In the 2016 election, a red wave swept across this country. Not only did Republican presidential candidate Donald Trump win the presidency, but Republicans also held on to their control of Congress. Democrats have fewer seats in the House of Representatives than any time since 1929. Meanwhile, Republicans hold the highest amount of governorships since 1922. These developments have left the Democratic Party in disarray and bred great uncertainty over the direction of the party. If Democrats hope to win future elections, they need to rebuild the Democratic Party electorate by crafting an economic populist narrative.

One of the primary difficulties facing the Democratic Party is finding common ground between the moderates and the left wing portions of the party. As the Democratic Party moves toward this ambiguous future, leaders are embracing members that represent the broad spectrum of the Democratic Party. Newly elected Senate Minority Leader Chuck Schumer selected a range of Democrats to serve on the Senate Leadership Team. He included moderates such as Sens. Dick Durbin, Patty Murray, Joe Manchin III and Mark Warner, as well as progressives such as Sens. Bernie Sanders, Elizabeth Warren and Tammy Baldwin.

The future political agenda of the Democratic Party will likely be reflected in whoever is elected chairperson of the Democratic National Committee, as the committee chairperson is influential in shaping the message and direction of the committee and the Democratic Party. The committee's ultimate goal is to get Democrats elected, a priority that includes raising money to support Democrats at the state and federal level. The leading contender for committee chairperson is Rep. Keith Ellison, a progressive who supported Sanders in the Democratic primary. Ellison is black and Muslim, and is co-chairman of the Congressional Progressive Caucus. He has already received endorsements from Schumer, Sen. Harry Reid, Sanders and Warren. Other contenders for the position are former committee chairman Howard Dean and South Carolina Democratic Party Chairman Jaime Harrison. Harrison, the first African-American to lead the South Carolina Democratic Party, previously served as executive director of the House Democratic Caucus and as counsel to Rep. James Clyburn of South Carolina.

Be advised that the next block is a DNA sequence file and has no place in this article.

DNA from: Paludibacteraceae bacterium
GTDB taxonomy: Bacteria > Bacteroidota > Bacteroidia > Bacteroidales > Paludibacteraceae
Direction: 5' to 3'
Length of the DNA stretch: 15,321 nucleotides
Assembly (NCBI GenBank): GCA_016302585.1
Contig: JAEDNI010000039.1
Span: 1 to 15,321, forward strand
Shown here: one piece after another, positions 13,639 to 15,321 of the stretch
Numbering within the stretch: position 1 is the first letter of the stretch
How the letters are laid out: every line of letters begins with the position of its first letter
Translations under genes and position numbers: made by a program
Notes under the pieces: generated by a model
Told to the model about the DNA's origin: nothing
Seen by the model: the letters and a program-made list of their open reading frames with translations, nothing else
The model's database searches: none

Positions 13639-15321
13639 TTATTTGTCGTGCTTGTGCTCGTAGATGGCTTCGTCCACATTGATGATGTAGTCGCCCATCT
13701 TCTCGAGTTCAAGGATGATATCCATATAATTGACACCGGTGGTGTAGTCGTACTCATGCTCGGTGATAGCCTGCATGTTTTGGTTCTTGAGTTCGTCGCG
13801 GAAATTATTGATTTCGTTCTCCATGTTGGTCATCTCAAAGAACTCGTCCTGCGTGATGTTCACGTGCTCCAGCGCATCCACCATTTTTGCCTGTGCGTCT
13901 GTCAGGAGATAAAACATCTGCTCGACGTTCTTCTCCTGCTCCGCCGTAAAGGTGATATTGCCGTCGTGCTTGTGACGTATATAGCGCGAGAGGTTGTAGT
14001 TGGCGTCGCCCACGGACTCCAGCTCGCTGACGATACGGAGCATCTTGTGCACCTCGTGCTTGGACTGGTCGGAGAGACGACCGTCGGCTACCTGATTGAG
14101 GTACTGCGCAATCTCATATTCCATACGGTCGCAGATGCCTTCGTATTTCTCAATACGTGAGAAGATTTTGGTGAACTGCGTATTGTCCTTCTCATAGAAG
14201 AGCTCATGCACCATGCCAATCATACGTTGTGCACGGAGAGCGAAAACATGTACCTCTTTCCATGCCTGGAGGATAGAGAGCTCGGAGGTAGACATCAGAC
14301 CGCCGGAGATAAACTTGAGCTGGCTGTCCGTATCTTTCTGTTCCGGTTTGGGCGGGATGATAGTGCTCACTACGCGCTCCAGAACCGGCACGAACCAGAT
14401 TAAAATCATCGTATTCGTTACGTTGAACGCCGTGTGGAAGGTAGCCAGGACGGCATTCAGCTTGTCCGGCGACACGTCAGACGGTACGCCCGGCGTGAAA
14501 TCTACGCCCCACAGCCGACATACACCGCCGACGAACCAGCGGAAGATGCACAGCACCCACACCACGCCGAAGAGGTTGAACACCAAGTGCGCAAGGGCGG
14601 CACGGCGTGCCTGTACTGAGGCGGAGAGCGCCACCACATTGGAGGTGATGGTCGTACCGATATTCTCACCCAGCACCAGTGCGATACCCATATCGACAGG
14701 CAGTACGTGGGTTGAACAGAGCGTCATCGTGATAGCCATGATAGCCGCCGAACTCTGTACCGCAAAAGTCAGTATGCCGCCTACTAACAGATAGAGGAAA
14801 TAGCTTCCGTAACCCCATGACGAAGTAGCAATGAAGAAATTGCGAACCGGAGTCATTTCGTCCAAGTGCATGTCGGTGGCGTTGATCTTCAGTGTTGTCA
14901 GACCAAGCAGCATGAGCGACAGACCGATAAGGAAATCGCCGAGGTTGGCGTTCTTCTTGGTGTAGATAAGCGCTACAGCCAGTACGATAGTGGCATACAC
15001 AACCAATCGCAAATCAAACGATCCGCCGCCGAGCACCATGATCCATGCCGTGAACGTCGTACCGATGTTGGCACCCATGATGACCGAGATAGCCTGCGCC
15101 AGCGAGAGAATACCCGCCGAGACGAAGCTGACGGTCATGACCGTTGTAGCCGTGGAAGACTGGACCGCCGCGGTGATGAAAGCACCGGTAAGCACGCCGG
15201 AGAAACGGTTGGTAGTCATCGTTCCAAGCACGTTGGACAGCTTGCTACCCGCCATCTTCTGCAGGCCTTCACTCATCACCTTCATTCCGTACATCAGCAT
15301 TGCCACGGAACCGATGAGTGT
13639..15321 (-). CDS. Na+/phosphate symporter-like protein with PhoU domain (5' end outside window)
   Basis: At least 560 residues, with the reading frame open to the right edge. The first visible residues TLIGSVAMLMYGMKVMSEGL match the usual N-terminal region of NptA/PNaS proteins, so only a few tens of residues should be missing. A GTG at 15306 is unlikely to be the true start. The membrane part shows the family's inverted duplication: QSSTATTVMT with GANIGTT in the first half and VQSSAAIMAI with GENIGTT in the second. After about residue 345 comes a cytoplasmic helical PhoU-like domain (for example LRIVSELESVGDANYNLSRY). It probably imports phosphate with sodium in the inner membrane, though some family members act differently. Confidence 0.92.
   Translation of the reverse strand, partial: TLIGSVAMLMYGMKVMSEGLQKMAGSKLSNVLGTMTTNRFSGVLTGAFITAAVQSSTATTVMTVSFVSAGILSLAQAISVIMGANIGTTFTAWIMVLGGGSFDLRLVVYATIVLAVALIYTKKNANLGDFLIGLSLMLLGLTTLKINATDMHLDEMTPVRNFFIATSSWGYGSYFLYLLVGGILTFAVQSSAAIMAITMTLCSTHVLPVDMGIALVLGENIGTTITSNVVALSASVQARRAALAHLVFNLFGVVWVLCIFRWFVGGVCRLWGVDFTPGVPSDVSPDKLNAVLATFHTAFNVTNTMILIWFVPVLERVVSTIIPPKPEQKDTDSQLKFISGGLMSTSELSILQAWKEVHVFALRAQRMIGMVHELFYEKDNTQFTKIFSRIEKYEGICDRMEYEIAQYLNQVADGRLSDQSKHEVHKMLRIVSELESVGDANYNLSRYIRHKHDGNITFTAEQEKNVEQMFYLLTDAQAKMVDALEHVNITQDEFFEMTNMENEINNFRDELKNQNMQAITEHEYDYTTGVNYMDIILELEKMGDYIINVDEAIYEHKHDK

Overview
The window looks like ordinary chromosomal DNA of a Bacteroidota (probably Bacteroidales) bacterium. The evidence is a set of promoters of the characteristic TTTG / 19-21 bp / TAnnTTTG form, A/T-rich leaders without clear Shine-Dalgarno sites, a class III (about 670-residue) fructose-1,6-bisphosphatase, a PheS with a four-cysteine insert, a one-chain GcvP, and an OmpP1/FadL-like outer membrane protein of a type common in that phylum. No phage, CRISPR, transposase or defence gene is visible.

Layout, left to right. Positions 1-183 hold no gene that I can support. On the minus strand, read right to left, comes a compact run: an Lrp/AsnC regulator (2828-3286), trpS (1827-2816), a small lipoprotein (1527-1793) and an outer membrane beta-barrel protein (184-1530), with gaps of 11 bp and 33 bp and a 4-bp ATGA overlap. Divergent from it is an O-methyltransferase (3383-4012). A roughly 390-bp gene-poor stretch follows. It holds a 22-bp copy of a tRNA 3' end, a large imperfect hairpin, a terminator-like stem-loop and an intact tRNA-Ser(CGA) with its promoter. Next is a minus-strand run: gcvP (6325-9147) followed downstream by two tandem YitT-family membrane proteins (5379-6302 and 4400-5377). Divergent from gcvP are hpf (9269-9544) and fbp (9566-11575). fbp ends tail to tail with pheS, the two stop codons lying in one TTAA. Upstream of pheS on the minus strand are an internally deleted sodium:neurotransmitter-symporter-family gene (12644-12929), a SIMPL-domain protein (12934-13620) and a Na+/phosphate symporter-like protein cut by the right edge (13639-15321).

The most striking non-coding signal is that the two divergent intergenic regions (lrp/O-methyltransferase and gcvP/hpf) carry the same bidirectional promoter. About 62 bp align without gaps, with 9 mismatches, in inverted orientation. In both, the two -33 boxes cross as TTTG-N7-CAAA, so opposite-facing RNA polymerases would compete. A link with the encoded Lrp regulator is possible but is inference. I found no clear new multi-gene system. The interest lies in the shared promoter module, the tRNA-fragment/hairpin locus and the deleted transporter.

One of the primary tasks facing the Democratic Party is crafting and shaping a message that appeals to various demographics. This is essential to rebuilding the Democratic electorate in order to win state and federal elections. The best strategy for Democrats aiming to appeal to a broad electorate is to put forth an economic populist message, as a message that mitigates inequality is a message that will appeal to a variety of demographics. Democrats need to communicate this message across the country, not just in swing states or states that typically vote Democratic. In addition, the future leaders of the Democratic Party need to become the face of the Democratic Party. This means that elder progressives such as Sanders and Warren need to take a backseat to young leaders such as Sens. Cory Booker, Kirsten Gillibrand, and Sen.-elect Kamala Harris. Finally, Democrats need to be willing to use any tactic or strategy at their disposal to win. As this past election ultimately demonstrated to liberals, winning is the only thing that matters.

Leslie McNamara is a public policy graduate student specializing in health policy. She can be reached at lamcnamar@gmail.com.